Where does it start for you? If you want to build your brand, and maybe you already have your brand, but now you want to pump it up and put the gas on. What’s that big starting point? Is it the CEO, the president or your frontline people saying, “We’re going to do this. We’re going to commit to doing this?” For some people, it’s not for them. Whether it’s fun, whether it’s going over the top and caring, whether it’s being a Ritz-Carlton type of experience, you name it. Some people are not going to be for it. Maybe they’re not right for the bus. We’ve had a lot of players who could never play for us. I’ve had numerous coaches say, “I could never coach with you. All the shenanigans, everything you do, there’s no way.” It’s not for them.
If you’re trying to build a brand, you’ve got to find the people that you are for, and you’ve got to be adamant towards it. It started with dancing players. That became the start. The players started having fun, then they came up with ideas, “Jesse, what if we do this dance?” The guy started owning it and embracing it. Not everybody but enough. That’s where it starts. That building and testing started building the brand. Once you start doing it and seeing success, it’s like a drug. What can we do next? What’s next? That’s where the brand extends. We were just dancing players. We didn’t do any of the other great things of the experience. We’re going to make baseball fun, but we didn’t think as much about fans first, entertain always.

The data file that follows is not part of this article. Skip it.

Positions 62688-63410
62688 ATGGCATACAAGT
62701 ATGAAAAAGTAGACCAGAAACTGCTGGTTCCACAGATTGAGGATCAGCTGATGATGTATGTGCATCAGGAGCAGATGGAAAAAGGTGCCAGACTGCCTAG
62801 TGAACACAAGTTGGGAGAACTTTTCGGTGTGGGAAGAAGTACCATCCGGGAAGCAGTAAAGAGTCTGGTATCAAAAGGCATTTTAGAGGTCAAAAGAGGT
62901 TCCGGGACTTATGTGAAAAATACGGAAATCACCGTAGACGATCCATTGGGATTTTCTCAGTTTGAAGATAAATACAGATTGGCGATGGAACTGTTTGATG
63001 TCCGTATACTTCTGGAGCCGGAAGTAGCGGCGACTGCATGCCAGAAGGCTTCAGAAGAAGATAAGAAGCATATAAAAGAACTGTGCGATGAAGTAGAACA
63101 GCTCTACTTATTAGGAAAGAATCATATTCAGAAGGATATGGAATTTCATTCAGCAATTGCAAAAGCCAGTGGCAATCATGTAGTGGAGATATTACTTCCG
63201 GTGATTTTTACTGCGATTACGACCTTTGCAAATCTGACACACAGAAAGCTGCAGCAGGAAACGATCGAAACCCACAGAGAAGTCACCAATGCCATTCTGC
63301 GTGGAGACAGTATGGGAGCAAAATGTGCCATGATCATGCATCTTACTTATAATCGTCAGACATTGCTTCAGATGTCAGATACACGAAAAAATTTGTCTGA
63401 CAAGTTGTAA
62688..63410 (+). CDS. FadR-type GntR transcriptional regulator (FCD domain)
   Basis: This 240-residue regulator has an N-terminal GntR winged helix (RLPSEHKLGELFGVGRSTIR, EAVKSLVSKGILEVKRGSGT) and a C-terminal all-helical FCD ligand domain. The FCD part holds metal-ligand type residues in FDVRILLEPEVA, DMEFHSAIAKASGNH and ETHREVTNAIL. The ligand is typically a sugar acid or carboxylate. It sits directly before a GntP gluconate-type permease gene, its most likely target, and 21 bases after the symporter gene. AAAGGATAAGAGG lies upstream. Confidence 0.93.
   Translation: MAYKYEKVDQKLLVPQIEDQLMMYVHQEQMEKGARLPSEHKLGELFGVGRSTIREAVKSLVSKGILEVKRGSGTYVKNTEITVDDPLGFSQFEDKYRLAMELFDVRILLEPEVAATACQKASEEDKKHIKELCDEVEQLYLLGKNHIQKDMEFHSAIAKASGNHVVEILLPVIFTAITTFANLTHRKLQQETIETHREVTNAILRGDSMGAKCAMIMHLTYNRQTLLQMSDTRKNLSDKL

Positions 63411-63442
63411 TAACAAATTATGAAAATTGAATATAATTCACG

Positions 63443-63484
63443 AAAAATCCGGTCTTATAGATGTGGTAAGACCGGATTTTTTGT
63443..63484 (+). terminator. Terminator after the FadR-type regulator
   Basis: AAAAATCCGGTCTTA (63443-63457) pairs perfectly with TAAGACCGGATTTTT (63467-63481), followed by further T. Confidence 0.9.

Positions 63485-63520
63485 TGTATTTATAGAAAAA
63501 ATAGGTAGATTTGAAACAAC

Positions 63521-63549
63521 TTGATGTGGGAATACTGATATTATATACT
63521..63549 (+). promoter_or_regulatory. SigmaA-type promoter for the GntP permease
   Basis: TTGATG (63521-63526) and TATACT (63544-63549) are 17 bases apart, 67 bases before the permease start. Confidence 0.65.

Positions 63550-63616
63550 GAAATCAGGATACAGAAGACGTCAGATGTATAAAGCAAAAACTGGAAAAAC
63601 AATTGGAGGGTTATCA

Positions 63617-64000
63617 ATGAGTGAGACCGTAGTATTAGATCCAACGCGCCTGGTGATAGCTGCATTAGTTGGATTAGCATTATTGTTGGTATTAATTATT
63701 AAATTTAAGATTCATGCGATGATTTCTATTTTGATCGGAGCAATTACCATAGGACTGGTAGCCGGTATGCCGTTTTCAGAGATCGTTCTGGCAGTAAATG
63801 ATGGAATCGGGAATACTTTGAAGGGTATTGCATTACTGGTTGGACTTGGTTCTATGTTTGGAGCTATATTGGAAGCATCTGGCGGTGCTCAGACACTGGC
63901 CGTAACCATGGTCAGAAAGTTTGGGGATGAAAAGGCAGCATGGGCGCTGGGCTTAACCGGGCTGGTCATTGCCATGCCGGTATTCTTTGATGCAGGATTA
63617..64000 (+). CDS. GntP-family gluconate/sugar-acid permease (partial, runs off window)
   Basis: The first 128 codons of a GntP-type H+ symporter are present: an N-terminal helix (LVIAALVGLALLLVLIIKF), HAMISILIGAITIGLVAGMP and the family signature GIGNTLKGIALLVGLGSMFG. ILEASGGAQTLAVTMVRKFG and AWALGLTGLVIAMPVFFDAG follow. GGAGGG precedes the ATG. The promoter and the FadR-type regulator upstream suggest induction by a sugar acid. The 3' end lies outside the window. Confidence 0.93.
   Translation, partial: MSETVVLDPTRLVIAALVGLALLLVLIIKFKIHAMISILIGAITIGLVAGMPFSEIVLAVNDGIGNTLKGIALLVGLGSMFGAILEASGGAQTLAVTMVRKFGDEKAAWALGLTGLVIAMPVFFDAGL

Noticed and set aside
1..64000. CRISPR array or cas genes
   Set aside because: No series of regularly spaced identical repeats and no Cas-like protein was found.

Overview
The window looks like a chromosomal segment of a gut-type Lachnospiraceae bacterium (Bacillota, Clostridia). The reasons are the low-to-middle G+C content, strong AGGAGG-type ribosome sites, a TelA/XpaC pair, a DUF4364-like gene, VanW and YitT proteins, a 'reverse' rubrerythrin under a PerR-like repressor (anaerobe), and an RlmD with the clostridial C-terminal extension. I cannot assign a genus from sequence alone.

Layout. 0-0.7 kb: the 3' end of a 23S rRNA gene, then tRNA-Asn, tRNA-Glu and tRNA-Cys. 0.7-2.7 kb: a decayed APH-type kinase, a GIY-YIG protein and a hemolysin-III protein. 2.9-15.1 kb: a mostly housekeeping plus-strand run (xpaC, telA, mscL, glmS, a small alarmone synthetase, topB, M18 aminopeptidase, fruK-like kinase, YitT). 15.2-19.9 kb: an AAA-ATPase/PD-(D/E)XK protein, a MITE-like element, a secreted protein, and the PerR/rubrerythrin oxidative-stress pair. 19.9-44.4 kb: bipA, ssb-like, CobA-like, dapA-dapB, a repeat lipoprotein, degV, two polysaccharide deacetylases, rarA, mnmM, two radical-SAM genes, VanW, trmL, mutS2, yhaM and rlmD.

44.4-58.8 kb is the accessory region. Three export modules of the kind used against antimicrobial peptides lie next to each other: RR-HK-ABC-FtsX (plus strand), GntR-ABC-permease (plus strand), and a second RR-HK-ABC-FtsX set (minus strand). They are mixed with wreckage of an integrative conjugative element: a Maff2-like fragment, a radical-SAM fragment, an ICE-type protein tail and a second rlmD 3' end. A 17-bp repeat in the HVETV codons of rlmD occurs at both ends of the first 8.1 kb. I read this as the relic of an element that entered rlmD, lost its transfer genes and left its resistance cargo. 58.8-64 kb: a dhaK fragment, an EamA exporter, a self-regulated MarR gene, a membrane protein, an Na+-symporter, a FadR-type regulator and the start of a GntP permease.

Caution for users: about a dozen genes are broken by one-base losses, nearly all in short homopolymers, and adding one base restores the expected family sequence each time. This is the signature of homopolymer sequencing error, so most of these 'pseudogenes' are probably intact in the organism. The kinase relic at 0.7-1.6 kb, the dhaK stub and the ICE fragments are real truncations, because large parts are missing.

We get started with the frustrations, “Baseball is boring. Let’s have our players dance. Let’s have more promotions. Let’s have more music playing. Let’s have more contests. Why are there innings where there’s no promotion and just music playing?” We start asking all those questions. There doesn’t need to be any dead air. Every opportunity we have, “Let’s find a way to entertain.” The experience, the whole buying tickets, the ticket experience and the fan experience, that’s not on–brand from fans first, entertain always. It’s not fun to buy a $10 ticket, then buy a $6 burger and a $5 soda that you can buy at a convenience store for $1.